EAC states 2018/2019 budget highlights
EAC states budget 2018/2019 highlights
Uganda, Tanzania, Kenya, and Rwanda presented their spending plans on June 14.
Uganda, Tanzania, Kenya, and Rwanda presented their budgets on June 14, 2018.
East African Community member states — Uganda, Tanzania, Kenya, and Rwanda — presented the 2018/2019 budgets before their respective parliaments on Thursday afternoon.
The MPs are expected to debate and approve the budget proposals.
The governments’ financial year starts on July 1.
EAC Budget Day’s theme was “Industrialisation for Job Creation and Shared Prosperity”.
Here are some highlights:
Economy expected to grow by at least 5.8 per cent this year.
Fiscal deficit projected to narrow to 5.7 per cent of GDP from estimated 7.2 per cent of GDP in the current financial year.
The deficit to be financed by external debt ($2.97b) and domestic debt ($2.72b).
Proposed amendment of Employment Act to provide that employers contribute 7.5 per cent for housing while employees to give 0.5 per cent from their pay.
Import duty on iron ore and steel, paper and paper products increased from 25 per cent to 35 per cent. The increase is meant to make local products more competitive.
Excise duty on private vehicles above 2500cc diesel and 3000cc petrol goes up from 20 per cent to 30 per cent to promote local assembly.
Tax on mobile money transfer charges increases from 10 per cent to 12 per cent, proceeds to fund universal health care.
Money transactions of $5,000 and above through financial institutions to attract a 0.05 per cent ‘Robin Hood’ tax.
Economy expected to grow by at least 7.2 per cent this year.
Budget deficit projected to be 3.2 per cent of GDP in 2018/19 compared to the likely outturn of 2.1 per cent in 2017/18.
Tax on sanitary pads removed to make the product available and affordable to women and girls, particularly school girls and rural women.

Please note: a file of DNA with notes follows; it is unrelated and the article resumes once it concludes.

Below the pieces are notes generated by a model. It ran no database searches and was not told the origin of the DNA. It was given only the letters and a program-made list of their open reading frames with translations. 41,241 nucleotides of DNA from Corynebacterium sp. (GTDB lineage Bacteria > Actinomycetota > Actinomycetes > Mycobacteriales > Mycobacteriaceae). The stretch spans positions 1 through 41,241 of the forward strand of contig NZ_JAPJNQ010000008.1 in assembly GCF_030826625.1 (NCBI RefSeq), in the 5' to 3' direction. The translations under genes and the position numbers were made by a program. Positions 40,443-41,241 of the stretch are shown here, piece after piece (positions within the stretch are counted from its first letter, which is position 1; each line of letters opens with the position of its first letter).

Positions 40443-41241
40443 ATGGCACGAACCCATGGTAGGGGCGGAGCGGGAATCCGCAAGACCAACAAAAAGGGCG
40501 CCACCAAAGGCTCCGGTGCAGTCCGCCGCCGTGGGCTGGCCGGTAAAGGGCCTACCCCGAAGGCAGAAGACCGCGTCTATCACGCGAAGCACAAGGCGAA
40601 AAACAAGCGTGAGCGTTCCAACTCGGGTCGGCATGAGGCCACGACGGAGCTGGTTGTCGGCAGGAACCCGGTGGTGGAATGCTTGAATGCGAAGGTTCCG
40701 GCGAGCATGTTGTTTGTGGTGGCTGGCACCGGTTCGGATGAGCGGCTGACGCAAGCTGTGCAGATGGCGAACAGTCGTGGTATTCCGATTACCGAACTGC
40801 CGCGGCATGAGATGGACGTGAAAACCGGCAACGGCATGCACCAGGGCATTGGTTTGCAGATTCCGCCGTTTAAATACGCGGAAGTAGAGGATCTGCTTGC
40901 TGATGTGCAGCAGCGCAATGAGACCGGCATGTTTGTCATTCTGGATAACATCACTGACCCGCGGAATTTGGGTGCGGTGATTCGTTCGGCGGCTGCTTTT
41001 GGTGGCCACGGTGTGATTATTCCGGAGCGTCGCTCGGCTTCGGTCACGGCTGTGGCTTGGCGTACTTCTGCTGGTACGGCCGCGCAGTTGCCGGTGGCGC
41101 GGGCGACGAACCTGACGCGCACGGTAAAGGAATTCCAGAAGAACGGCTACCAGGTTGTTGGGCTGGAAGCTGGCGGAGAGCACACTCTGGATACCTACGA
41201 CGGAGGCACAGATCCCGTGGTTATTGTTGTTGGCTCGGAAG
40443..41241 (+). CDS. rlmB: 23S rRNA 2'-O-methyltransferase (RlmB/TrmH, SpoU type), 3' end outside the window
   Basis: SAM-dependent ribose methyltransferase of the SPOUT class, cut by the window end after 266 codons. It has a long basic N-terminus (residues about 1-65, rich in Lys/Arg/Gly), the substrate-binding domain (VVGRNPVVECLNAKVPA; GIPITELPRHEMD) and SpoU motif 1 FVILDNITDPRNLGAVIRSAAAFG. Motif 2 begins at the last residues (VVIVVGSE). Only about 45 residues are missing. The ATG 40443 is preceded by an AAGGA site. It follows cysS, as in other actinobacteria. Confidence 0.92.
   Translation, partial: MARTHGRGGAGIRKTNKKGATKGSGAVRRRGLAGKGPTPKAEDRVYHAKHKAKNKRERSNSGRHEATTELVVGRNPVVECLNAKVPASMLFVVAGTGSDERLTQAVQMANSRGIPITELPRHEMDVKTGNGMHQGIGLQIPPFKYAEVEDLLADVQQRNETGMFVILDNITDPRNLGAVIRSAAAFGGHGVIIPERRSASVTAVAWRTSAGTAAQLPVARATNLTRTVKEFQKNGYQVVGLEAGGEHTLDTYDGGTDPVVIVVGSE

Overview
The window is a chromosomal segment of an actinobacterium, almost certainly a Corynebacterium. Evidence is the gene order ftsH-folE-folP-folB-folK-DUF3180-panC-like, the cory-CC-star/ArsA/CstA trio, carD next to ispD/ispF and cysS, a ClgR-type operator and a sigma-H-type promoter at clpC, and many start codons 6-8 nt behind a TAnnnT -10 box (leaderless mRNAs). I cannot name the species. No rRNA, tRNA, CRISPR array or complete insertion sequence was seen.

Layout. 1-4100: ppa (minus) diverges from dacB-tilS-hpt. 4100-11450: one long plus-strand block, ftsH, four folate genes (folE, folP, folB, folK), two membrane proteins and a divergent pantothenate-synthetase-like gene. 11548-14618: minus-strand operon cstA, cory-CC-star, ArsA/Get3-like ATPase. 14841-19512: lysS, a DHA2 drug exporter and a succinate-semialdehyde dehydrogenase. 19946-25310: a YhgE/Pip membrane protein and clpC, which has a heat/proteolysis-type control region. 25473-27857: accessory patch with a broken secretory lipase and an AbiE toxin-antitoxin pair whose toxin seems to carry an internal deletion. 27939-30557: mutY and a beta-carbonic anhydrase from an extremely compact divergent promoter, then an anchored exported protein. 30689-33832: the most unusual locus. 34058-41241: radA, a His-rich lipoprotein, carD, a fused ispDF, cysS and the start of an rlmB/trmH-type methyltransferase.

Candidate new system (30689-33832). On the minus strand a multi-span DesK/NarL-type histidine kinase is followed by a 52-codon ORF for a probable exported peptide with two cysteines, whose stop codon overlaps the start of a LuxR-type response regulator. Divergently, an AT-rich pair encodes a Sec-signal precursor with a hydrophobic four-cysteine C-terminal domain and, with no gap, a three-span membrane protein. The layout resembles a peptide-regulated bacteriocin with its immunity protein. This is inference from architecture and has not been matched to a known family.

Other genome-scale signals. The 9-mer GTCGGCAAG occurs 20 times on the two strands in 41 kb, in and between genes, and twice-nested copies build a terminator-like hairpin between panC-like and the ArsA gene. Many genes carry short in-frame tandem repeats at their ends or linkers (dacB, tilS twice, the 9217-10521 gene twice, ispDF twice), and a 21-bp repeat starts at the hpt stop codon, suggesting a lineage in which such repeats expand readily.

Proposed amendment of Income Tax Act to reduce corporate tax to 20 per cent from 30 per cent for new investors in pharmaceutical and leather industries for five years from 2018/19 up to 2022/23.
Gaming taxes increased as follows: from 6 per cent to 10 per cent on gross sales in sports betting operations; from $14 to $44 per machine/month on slot machines; from 15 per cent to 18 per cent on gross gaming revenue for casinos.
Economy expected to grow by 5.8 per cent this year.
Budget deficit projected to be 4.8 per cent of GDP this year.
Total projected revenue is $4.3 billion with the revenue authority expected to collect $4.1 billion and the rest from non-tax sources.
Domestic borrowing estimated at $464 million, donor support at $75 million, and external borrowing projected at $2 billion with $1.6 billion to be raised from loans and $412 million from grants.
Economy expected to grow 7.2 per cent this year.
Budget expected to be financed 67.5 per cent through domestic resources, 16 per cent loans and 16 per cent grants.
Revenue authority estimated to collect $1.6 billion. Non-tax revenue projected at $181 million while grants at $461 million.
Recurrent expenditure is expected to increase to $1.4 billion from $1.3 billion.
Development budget and net lending is estimated at $1.3 billion.
The East African